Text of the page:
If we stop pretending that individual votes will decide who gets into office, voting is still a decent way to send a message to public officials; it's cheaper and easier than sending a telegram.
Break It Up, America! — July 13, 2004
The U.S. government, born of secession from Britain, bases its legitimacy on the "consent of the governed." It's clear that Americans are a fractious people and they consent to be governed in very different, and mutually exclusive, ways.
Could Kerry Be the Small-Government Candidate? — June 29, 2004
With George W. Bush well-established on modern Democratic ground with bloated budgets and a social program for every interest group, John Kerry has an opportunity to return to the Jeffersonian foundation of the Democratic Party and become the champion of small government and personal liberty.
Americans Are Polarized for Good Reason — March 30, 2004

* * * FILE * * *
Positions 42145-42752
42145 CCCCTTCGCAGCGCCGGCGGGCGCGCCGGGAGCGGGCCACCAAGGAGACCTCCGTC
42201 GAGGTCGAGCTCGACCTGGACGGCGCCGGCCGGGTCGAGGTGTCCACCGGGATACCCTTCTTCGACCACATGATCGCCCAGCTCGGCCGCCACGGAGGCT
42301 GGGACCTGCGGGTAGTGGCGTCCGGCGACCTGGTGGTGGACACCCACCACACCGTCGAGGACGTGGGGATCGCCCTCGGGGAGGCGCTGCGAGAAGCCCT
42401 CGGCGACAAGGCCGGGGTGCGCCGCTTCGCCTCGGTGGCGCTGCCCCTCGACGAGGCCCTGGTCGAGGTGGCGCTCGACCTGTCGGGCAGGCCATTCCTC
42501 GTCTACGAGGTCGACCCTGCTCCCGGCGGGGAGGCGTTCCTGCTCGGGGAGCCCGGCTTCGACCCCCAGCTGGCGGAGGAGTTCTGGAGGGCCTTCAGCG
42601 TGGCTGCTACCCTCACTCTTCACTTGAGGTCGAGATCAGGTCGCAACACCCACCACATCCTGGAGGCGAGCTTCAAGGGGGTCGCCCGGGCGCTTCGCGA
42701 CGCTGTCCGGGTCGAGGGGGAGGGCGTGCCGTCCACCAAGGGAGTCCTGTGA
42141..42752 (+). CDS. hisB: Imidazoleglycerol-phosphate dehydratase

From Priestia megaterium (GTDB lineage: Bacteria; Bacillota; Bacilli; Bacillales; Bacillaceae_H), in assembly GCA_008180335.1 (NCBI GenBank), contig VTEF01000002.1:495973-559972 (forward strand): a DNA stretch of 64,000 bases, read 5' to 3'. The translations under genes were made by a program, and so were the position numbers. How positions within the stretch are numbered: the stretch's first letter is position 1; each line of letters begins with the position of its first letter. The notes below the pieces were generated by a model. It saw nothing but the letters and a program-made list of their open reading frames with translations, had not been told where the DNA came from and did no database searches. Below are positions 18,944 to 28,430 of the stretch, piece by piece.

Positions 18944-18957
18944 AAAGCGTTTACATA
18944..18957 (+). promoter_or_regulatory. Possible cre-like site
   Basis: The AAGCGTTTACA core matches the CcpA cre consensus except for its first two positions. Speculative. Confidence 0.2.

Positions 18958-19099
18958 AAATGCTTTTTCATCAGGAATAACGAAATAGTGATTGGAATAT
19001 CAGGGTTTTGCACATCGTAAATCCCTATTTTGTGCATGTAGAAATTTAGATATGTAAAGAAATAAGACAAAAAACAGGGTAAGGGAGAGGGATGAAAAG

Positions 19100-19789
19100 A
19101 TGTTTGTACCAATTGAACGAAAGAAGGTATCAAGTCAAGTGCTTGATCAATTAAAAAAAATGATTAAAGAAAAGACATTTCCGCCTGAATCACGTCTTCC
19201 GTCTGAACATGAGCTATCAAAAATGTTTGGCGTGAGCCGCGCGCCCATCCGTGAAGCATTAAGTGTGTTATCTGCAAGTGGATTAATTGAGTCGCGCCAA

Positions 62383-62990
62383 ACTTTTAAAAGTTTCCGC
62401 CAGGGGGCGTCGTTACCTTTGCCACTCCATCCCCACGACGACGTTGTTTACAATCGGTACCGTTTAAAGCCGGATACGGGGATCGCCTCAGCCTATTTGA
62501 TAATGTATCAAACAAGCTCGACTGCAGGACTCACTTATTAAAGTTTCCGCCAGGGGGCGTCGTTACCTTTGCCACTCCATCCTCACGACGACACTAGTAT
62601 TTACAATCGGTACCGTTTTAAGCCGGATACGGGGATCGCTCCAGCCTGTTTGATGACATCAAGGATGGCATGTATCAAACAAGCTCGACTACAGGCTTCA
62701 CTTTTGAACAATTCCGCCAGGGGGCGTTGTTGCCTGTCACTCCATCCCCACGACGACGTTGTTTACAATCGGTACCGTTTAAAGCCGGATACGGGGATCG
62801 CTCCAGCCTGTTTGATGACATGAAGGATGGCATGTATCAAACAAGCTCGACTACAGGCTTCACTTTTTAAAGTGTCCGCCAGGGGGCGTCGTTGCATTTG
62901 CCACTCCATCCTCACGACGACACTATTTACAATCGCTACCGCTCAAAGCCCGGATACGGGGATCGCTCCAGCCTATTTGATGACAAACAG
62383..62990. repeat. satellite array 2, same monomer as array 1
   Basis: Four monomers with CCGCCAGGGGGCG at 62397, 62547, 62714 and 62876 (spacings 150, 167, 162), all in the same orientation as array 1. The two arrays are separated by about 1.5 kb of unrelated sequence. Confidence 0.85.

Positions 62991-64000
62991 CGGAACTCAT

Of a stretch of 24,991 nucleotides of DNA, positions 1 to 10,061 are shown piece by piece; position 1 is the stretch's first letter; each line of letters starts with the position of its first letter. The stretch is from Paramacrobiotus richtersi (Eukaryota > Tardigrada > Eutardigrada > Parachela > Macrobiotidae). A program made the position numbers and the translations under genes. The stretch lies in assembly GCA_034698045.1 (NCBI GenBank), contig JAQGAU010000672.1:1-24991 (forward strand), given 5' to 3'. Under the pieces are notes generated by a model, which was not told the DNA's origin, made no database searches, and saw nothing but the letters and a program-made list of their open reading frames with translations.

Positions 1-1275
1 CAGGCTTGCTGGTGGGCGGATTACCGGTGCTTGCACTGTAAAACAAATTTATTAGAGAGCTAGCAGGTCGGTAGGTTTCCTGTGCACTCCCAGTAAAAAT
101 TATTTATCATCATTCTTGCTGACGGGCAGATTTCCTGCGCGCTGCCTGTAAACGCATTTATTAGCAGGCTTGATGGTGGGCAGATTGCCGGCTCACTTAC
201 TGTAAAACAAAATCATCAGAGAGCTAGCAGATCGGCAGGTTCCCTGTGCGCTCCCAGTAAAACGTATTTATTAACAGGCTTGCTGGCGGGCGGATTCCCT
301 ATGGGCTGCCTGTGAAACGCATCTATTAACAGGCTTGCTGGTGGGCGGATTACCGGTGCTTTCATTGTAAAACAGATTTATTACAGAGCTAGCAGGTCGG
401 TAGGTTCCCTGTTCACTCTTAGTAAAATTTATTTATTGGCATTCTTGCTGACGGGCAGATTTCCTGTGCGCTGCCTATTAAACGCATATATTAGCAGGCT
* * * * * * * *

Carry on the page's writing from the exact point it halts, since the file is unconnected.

If high stakes explain the growing bitterness between AmericaÕs political factions, the solution is clear: lower the stakes.
Which Presidential Hopeful Will Tame Government? — March 1, 2004
For people who like government to be effective at a few tasks, but otherwise inoffensive -- like a guard dog that's good with the kids and doesn't eat much -- the leading presidential candidates look hopeless.
Building Codes: Back to Feudalism — February 11, 2004
Building codes are claimed to protect homeowners against unscrupulous contractors, but they really represent a return to kings-and-castles-era control over private property.
Schoolrooms as Political Battlefields — January 27, 2004
When governments assume responsibility for educating most or all children, they create an irresistible target for people interested in molding entire generations.
The Terrifying USA Patriot Act — October 2003
Published in October 2003 by Crime, Justice & America magazine. (Warning: This is an Acrobat file.)